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Seth Rollins has been dealing with back issues since 2019, hopes to avoid surgery

WWE World Heavyweight champion Seth Rollins has missed some time due to injury in his decade-plus run with the company. But considering how often he wrestles, being out for approximately nine months for knee injuries isn’t much.

That doesn’t mean Rollins isn’t working through a lot of aches and pains when he is wrestling three times a week. Seth ran through some of his current issues when he was Logan Paul’s guest on Impaulsive this week.

When his WrestleMania 39 opponent (they’ve made up) asked about what The Visionary does to help his body recover from all those bumps, Rollins replied:

“I try to just change my training up based on how I feel. There’s constant injuries. My knee’s been bugging me since before WrestleMania. I was having issues with that. My neck acting up, my low back has been at me for like, since 2019, probably should get some surgery on that, but trying to just, you know, do whatever I can to make sure I don’t need it because I have a couple of stress fractures back there.”

Stress fractures are a repetitive use injury that’s fairly common in athletes, but the treatment usually involves rest or low impact activities — neither of which Rollins is doing while trying to establish a new title for WWE. Paul’s podcasting partner Mike Majlak asked if he’s tried stem cell therapy, and Seth said:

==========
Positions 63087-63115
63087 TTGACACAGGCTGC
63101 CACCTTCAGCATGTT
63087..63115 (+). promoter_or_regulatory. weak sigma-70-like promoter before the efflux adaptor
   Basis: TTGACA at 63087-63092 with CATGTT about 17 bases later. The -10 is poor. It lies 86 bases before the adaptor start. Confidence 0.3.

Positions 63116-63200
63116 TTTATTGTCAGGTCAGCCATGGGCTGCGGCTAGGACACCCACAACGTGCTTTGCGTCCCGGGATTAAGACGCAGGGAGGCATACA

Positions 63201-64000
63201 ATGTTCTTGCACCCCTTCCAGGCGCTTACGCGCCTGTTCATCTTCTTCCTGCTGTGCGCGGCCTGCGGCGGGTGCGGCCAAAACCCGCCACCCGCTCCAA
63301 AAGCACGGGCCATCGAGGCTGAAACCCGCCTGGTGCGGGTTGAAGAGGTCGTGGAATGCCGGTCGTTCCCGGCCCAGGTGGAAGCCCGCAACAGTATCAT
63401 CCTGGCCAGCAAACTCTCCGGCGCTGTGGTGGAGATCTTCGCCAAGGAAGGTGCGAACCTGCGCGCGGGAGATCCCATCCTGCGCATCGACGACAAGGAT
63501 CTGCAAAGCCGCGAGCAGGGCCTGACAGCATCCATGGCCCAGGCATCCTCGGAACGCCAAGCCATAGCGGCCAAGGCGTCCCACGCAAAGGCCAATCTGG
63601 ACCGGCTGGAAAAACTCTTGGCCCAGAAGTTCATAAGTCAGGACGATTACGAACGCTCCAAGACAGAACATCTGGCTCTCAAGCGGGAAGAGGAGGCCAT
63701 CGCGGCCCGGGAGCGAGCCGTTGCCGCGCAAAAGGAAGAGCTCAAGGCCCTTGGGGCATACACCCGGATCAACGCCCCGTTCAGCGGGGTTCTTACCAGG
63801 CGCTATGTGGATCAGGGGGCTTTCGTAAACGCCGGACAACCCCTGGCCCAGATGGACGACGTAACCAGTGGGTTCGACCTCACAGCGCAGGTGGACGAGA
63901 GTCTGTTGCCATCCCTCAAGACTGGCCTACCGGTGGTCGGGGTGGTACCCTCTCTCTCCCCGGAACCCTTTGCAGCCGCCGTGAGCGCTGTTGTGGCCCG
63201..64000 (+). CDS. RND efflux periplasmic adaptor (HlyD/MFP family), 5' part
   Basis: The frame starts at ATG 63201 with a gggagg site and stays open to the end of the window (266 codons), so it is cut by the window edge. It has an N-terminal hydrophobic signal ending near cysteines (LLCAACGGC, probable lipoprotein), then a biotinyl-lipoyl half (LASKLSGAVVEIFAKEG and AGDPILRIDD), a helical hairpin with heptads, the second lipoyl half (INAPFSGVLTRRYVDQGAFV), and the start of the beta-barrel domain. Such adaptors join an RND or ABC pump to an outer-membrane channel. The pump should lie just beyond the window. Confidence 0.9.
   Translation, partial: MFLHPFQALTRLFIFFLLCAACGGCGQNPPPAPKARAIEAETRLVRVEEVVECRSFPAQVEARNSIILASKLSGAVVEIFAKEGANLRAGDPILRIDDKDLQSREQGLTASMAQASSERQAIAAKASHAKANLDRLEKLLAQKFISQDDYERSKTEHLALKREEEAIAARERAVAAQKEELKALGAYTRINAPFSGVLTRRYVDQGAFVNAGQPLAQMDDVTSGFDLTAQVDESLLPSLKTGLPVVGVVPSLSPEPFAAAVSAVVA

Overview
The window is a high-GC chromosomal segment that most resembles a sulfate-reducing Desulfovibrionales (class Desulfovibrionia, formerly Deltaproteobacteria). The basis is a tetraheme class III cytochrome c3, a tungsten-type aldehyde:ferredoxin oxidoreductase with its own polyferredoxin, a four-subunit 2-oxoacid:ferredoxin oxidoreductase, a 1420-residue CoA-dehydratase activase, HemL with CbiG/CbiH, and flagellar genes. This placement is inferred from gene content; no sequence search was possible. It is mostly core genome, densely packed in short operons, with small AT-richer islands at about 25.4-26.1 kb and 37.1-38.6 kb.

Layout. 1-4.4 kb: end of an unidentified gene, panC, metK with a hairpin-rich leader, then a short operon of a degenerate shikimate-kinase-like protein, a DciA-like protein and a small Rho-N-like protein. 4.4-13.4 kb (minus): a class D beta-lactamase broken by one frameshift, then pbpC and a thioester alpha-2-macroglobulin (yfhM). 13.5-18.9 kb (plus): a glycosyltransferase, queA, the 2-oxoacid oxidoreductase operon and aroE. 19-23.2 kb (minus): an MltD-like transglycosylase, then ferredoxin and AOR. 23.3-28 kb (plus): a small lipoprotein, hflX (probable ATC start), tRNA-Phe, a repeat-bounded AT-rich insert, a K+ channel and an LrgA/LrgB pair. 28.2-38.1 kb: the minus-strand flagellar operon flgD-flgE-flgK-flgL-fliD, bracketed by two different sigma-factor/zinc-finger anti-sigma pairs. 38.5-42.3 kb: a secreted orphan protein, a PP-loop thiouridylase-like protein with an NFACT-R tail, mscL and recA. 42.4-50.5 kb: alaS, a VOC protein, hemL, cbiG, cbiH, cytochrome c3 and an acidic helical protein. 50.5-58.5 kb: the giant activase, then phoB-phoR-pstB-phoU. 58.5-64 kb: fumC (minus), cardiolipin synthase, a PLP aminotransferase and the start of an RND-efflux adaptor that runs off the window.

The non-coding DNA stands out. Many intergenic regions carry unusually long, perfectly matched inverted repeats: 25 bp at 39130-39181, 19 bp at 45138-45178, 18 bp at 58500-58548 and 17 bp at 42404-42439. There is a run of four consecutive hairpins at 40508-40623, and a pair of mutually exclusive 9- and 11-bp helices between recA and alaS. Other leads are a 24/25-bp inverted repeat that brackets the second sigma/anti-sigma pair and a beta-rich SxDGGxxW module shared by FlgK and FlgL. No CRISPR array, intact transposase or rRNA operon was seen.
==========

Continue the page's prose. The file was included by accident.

“I tried some stem cells. I’ve done a couple of stem cell treatments, and I didn’t find — I found that they were temporarily helpful. And I wasn’t taking time off. I wasn’t just idling while I was on the stem cells, I was still working a pretty much full-time WWE schedule. So, I found that temporarily helpful. But long term, it kind of has faded off a little bit. So I’d say I got about, like maybe four or five months of like, ‘Oh, okay [that feels good].’”

Rollins is probably more likely to have long-term issues with his back as a result of those stress fractures than he’s at risk for a major complication in the short-term, but it’s still something he’ll need to find a way to address at some point.

For now, it’s another reminder of the wear and tear pro wrestlers put their bodies through to do what they — and we — love.

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